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Concord code of conduct

Like the larger technical community, the Concord community is made up of a mixture of professionals and volunteers from all over the world, working on all aspect of Concord. We see this diversity as one of our huge strengths, because when people of diverse backgrounds come together to build a shared system, the result is better for everyone.

This is why we encourage everyone, especially those with different perspectives, to communicate openly and frequently. To that end, we have a few ground rules that we ask people to adhere to. This code of conduct applies equally to all participants in the Concord project.

This isn’t an exhaustive list of things that you can’t do. Rather, take it in the spirit in which it’s intended - a guide to make communication easier and to benefit us all and the technical communities in which we participate.

This code of conduct applies to all spaces managed by the Concord project. This includes Slack, the mailing lists, the issue tracker, Concord events, and any other forums created by the project team, which the community uses for communication. In addition, violations of this code outside these spaces may affect a person’s ability to participate within them.

If you believe someone is violating the code of conduct, we ask that you report it by emailing [email protected].

  • Be friendly and patient.
  • Be welcoming. We strive to be a community that welcomes and supports people of all backgrounds and identities. This includes, but is not limited to, members of any race, ethnicity, culture, national origin, color, immigration status, social and economic class, educational level, sex, sexual orientation, gender identity and expression, age, size, family status, political belief, religion, and mental and physical ability.
  • Be considerate. Your work will be used by other people, and you in turn will depend on the work of others. Any decision you take will affect users and colleagues, and you should take those consequences into account when making decisions. Remember that we are a world-wide community, so you might not be communicating in someone else’s primary language.
  • Be respectful. Not all of us will agree all the time, but disagreement is no excuse for poor behavior and poor manners. We might all experience some frustration now and then, but we cannot allow that frustration to turn into a personal attack. It’s important to remember that a community where people feel uncomfortable or threatened is not a productive one. Members of the Concord community should be respectful when dealing with other members as well as with people outside the Concord community.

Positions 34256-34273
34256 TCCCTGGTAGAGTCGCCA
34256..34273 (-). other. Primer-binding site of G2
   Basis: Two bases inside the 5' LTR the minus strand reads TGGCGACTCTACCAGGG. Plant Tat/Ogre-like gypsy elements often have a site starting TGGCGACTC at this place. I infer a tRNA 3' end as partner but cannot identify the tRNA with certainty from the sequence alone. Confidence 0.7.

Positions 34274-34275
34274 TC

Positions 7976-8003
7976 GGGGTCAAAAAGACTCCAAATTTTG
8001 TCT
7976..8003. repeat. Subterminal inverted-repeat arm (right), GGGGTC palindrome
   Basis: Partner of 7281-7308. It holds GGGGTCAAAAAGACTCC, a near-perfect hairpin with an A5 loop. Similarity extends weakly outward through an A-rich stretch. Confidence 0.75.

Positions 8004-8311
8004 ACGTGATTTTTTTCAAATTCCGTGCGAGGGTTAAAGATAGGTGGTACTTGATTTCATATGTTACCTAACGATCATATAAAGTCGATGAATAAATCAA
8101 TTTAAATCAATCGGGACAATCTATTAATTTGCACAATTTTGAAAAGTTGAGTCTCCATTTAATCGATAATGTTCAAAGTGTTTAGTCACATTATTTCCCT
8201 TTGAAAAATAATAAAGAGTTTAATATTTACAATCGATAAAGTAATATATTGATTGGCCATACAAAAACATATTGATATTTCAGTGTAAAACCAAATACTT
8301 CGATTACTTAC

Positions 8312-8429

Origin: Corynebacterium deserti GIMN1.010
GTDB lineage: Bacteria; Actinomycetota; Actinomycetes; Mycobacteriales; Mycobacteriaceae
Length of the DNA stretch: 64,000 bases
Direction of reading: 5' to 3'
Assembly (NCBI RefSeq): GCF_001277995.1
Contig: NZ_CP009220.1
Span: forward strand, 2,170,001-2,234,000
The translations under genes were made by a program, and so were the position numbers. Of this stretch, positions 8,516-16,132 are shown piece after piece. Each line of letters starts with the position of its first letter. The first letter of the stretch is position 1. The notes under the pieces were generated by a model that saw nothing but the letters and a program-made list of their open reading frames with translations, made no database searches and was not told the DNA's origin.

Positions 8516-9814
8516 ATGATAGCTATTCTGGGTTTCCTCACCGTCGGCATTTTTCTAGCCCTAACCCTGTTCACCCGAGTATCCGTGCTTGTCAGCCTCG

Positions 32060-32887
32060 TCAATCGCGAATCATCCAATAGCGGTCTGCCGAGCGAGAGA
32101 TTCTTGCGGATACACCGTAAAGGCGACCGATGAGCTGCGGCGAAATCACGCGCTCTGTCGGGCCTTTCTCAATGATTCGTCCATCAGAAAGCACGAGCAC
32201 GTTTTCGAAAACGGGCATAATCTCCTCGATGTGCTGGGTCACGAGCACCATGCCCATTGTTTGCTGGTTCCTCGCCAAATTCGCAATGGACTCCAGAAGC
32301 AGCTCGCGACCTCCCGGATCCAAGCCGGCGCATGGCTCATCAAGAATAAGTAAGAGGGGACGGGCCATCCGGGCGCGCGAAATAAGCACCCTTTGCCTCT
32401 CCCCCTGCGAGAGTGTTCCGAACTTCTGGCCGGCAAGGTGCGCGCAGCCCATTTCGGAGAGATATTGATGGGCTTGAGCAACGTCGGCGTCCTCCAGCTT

• Be careful in the words that you choose. We are serious about the work we do, and we conduct ourselves professionally. Be kind to others. Do not insult or disparage other participants. Harassment and other exclusionary behavior aren’t acceptable. This includes, but is not limited to:
    • Violent threats or language directed against another person.
    • Discriminatory jokes and language.
    • Posting sexually explicit or violent material.
    • Posting (or threatening to post) other people’s personally identifying information (“doxing”).
    • Personal insults, especially those using racist or sexist terms.
    • Unwelcome sexual attention.
    • Advocating for, or encouraging, any of the above behavior.
    • Repeated harassment of others. In general, if someone asks you to stop, then stop.
  • When we disagree, try to understand why. Disagreements, both social and technical, happen all the time and Concord is no exception. It is important that we resolve disagreements and differing views constructively. Remember that we are different. The strength of Concord comes from its varied community, people from a wide range of backgrounds. Different people have different perspectives on issues. Being unable to understand why someone holds a viewpoint doesn’t mean that they’re wrong. Don’t forget that it is human to err and blaming each other doesn’t get us anywhere. Instead, focus on helping to resolve issues and learning from mistakes.

Original text courtesy of Speak Up! via Django and licensed under Commons Attribution 3.0 Unported License.